The Long-Term Benefits of an Onsite Clinic
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Improved Health is Just the Beginning
When it comes time to weigh the benefits of an onsite clinic, the primary performance indicators for most employers are population health improvements and reduced long-term healthcare spend. The good news is that these two indicators are inversely related: as population health improves, long-term healthcare spend decreases.
But, these two factors are not the only benefits that having an onsite clinic can provide. When looking at the long-term advantages of an onsite clinic, convenience and improved productivity pave the way for year-over-year savings.
The Convenience of Onsite Care
Often, a modern workforce’s lack of access to healthcare is not due to clinic scarcity but lack of time. Research published in the American Journal of Managed Care estimates that an average primary care appointment takes roughly two hours (and of that time, patients spend only 8-12 minutes with their physician).
When an appointment across town may take up to two hours or more of a workday, you’ll often see employees foregoing that appointment to keep their hours. This leaves an employer with an unhealthy workforce that’s burnt out and increasing healthcare spend with worsening health.
Onsite clinics help bridge this gap. Travel time is drastically reduced, which saves on both working hours and employee productivity. And since onsite clinicians are sponsored by an employer, the employer can determine the maximum ratio of clinicians to patients. This allows clinicians to spend as much time as necessary with each patient, ensuring quality care that can treat a workforce effectively.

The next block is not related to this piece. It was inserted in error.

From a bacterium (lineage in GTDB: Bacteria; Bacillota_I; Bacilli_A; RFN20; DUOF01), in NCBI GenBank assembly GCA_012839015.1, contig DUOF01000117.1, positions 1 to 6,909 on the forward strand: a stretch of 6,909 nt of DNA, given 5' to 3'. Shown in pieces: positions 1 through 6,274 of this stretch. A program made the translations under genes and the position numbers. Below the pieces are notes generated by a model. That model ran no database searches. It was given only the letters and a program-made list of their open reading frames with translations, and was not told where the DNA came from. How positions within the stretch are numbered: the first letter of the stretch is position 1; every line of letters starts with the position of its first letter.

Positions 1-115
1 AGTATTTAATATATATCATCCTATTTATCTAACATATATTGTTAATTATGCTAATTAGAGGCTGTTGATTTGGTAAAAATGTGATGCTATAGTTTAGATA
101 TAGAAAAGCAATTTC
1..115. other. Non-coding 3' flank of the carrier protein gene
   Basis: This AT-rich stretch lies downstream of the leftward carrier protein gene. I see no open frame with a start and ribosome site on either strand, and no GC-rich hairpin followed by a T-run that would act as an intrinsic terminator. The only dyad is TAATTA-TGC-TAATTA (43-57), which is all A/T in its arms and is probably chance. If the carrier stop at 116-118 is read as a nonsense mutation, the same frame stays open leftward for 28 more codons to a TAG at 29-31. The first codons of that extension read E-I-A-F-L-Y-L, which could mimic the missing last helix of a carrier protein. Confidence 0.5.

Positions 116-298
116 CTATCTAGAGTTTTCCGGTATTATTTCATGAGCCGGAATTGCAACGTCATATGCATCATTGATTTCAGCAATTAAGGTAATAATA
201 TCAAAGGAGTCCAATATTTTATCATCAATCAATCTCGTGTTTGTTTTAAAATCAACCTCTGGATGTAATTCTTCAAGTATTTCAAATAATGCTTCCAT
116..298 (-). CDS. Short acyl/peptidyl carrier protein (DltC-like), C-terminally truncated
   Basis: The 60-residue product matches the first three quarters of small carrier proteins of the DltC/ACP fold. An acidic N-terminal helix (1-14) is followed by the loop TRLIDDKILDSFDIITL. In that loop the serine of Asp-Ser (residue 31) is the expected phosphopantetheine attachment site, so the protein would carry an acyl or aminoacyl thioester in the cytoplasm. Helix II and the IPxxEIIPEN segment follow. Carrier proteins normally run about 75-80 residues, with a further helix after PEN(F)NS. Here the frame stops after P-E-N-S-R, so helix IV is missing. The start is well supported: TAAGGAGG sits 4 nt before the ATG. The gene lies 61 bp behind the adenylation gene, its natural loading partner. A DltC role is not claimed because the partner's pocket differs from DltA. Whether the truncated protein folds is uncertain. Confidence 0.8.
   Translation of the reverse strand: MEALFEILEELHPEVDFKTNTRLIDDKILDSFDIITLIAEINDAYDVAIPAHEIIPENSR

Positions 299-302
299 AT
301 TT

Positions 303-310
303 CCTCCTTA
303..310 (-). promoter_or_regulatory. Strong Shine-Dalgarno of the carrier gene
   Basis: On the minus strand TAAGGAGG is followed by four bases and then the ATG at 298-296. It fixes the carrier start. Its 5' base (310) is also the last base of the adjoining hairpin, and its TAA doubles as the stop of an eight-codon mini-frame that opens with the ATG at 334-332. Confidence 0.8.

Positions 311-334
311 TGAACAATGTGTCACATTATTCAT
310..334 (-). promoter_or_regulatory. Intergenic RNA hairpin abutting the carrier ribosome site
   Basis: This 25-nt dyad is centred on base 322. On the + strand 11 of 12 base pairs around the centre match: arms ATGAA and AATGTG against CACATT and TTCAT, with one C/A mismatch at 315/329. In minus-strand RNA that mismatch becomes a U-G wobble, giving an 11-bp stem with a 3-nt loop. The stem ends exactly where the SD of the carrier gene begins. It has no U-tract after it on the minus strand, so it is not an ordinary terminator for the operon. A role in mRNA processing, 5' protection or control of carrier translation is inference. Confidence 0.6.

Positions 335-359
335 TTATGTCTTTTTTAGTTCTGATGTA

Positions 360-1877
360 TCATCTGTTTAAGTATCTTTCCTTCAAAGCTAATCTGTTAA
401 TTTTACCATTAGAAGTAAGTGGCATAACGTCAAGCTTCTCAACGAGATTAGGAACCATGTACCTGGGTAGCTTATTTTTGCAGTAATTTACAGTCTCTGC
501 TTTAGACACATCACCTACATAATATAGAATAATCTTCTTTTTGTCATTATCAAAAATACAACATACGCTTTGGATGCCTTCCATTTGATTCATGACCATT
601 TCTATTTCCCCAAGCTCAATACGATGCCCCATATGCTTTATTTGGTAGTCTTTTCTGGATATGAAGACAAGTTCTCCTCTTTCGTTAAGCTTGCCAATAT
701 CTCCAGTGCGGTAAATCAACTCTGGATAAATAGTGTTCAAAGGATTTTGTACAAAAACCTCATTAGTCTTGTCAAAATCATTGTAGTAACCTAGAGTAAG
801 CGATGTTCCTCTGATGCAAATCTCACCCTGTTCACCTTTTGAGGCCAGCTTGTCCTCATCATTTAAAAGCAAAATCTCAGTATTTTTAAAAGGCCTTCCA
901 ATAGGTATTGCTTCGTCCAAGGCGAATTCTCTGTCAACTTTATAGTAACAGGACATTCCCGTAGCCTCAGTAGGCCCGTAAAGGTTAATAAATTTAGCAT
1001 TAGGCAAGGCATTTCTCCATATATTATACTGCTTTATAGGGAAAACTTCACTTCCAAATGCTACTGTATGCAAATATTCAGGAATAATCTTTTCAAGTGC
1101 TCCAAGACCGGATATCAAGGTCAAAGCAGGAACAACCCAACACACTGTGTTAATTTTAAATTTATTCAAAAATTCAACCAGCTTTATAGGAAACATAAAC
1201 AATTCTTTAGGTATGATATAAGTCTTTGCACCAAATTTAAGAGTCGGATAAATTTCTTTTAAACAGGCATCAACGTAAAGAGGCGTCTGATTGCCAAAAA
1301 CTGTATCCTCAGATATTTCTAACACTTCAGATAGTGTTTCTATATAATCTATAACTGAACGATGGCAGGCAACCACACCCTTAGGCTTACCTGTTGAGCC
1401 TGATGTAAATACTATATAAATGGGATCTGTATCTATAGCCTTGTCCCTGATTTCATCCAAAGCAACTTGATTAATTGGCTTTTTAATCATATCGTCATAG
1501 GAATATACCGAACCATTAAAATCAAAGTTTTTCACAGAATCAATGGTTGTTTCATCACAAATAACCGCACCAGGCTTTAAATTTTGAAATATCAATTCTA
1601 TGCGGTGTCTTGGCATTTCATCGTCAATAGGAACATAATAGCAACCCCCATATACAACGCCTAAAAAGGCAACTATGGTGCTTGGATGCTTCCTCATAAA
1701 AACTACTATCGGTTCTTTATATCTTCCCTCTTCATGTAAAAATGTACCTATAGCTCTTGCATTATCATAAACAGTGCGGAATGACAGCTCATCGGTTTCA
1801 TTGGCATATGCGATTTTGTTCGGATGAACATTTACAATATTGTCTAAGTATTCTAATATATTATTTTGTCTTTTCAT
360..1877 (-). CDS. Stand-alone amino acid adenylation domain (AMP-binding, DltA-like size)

Reducing Emergency Care Visits
A survey from the National Association of Worksite Health Clinics found that 70% of employers with onsite clinics saw reduced time lost by employees leaving work to see a doctor. 63% saw a reduced use of the emergency room. When you consider that hospital emergency rooms add the highest costs of care to an organization’s healthcare spend, especially for non-emergency conditions, a substantial reduction in visits equals major year-end savings. By providing low or no cost resources and treatment, you’ll both improve the treatment rate of common illnesses and reduce the number of unnecessary emergency room visits.
Additionally, providing ancillary services like dispensaries and occupational therapy can reduce overall healthcare spend as there are no required revenue margins placed on top of these onsite services and products.